This is part three of a series about Norma who was admitted to hospice with general debility, which is just another way of saying that her body is wearing out. I previously described Norma as being "forward and feisty"; but lately I’ve noticed she’s lost some of her feistiness. She’s weaker and a little confused at times now. And I’m saddened, no grieved, by the prospect that we might be losing the old Norma bit-by-bit. But when I suggested that God might use her stories to inspire and encourage others, that her written story will go places she’ll never go, and touch people she’ll never meet, that characteristic grin and twinkle in her eye reemerged.
Norma loves her little dog, Mimi, and one of the most difficult things about living at the nursing home is being separated from her. Norma’s daughter, Essie, brings Mimi to the nursing home for visits, but Norma still misses her greatly. Norma reflected, "We traveled together, just her and me. She loved to travel. I would throw her in the car and off we’d go. I was watching a dog show on TV the other night and they had dachshunds on it, and I cried all day. I’ve sat up in my bed at night crying many a time. A dog sure is a man’s best friend; it sure is! A dog won’t talk back; they don’t hold grudges, and they will curl up with you. Mimi used to sleep with me every night. She slept on the pillow beside me, and all you could see were her eyes." Norma held up one of those C-shaped neck support pillows and stated, "Now when I go to bed I pretend that this is my little dog."
Norma’s sentiments towards her "little dog" remind me of a list given to me several years ago titled, "Things we can learn from a dog": "Never pass up the opportunity to go for a joy ride. Allow the experience of fresh air and the wind in your face to be pure ecstasy. When loved ones come home, always run to greet them. When it’s in your best interest, always practice obedience. Let others know when they’ve invaded your territory. Take naps and always stretch before rising. Run, romp and play daily. Eat with gusto and enthusiasm. Be loyal. Never pretend to be something you’re not. If what you want lies buried, dig until you find it. When someone is having a bad day, be silent, sit close by and nuzzle them gently. Delight in the simple joy of a long walk ... Avoid biting when a simple growl will do. On hot days drink lots of water and lie under a shade tree. When you are happy, dance around and wag your whole body. No matter how often you are criticized, don’t buy into the guilt thing and pout; run right back and make friends." (Author unknown)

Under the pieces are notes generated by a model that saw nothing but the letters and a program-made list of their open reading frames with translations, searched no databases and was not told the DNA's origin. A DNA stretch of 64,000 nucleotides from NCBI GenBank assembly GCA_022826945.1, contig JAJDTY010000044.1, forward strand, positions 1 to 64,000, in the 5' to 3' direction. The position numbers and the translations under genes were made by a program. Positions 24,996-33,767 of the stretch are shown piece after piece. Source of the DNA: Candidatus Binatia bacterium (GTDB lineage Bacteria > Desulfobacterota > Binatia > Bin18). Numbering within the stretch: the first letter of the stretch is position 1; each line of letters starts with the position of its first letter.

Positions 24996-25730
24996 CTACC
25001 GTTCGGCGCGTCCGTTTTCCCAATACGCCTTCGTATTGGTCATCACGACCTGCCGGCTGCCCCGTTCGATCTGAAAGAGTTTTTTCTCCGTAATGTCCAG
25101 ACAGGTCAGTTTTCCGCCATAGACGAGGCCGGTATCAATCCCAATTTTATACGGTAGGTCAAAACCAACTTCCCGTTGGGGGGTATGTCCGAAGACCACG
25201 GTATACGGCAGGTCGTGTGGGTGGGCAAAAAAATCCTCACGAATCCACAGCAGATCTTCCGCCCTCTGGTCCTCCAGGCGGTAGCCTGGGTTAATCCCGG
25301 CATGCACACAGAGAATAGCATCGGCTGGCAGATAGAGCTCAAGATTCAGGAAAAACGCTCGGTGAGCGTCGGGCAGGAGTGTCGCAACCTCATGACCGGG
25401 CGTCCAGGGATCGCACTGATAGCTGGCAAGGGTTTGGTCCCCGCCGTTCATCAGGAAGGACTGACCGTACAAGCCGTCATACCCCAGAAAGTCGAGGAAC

While our daughter, Elizabeth, was attending college at the University of Pennsylvania, in Philadelphia, she and her roommate, Dianna, decided to get a dog. My wife, Susie, and I tried to tell her, "You don’t need a dog while you’re in college. You don’t have time to take care of it. And besides there isn’t even any grass in downtown Philadelphia. Well, you guessed it, a few months later Elizabeth relinquished her parental rights and Susie and I assumed custody of Ashae, a little wired and wild-haired Chihuahua-Pomeranian mix. I hated to say, "I told you so" (not really).
Fast forward a few years, past Elizabeth’s graduation and her return to Portsmouth. Our family was sitting in the living room, and I was smiling fondly as I watched Ashae play with a toy we’d bought her. Then Elizabeth commented, "Dad, that’s ridiculous! You never even looked at us girls like that. I think you’re even fonder of Ashae than you are of mom." I responded, "If your mom ran to the door to greet me every time I came home and wagged her tail at me, maybe I would look at your mom that way too."
I’ll close with a story I read online, titled, "A Dog’s Wisdom". It’s about a veterinarian who made a home visit and concluded that the family’s 10-year-old Irish Wolfhound was dying of cancer and there was nothing that could be done. Therefore he offered "putting the dog to sleep" as an option and the family agreed. The father suggested that their six-year-old son be present because he might learn a valuable life lesson from the experience. But, on the other hand, they were concerned that he might become extremely upset. To their surprise he remained remarkably calm. As they stood around talking about how much shorter a dog’s life is than a human’s, the little boy exclaimed, "I know why! People are born so they can learn how to live a good life, like loving everyone all the time and being nice, right? Well, dogs already know how to do that, so they don’t have to stay as long."
"Be kindly affectionate to one another with brotherly love, in honor giving preference to one another…" (Romans 12:10)
Loren Hardin is a social worker with SOMC-Hospice and can be reached at 740-357-6091 or at email@example.com . You can order Loren's book, "Straight Paths: Insights for living from those who have finished the course", at Amazon and Barnes and Noble.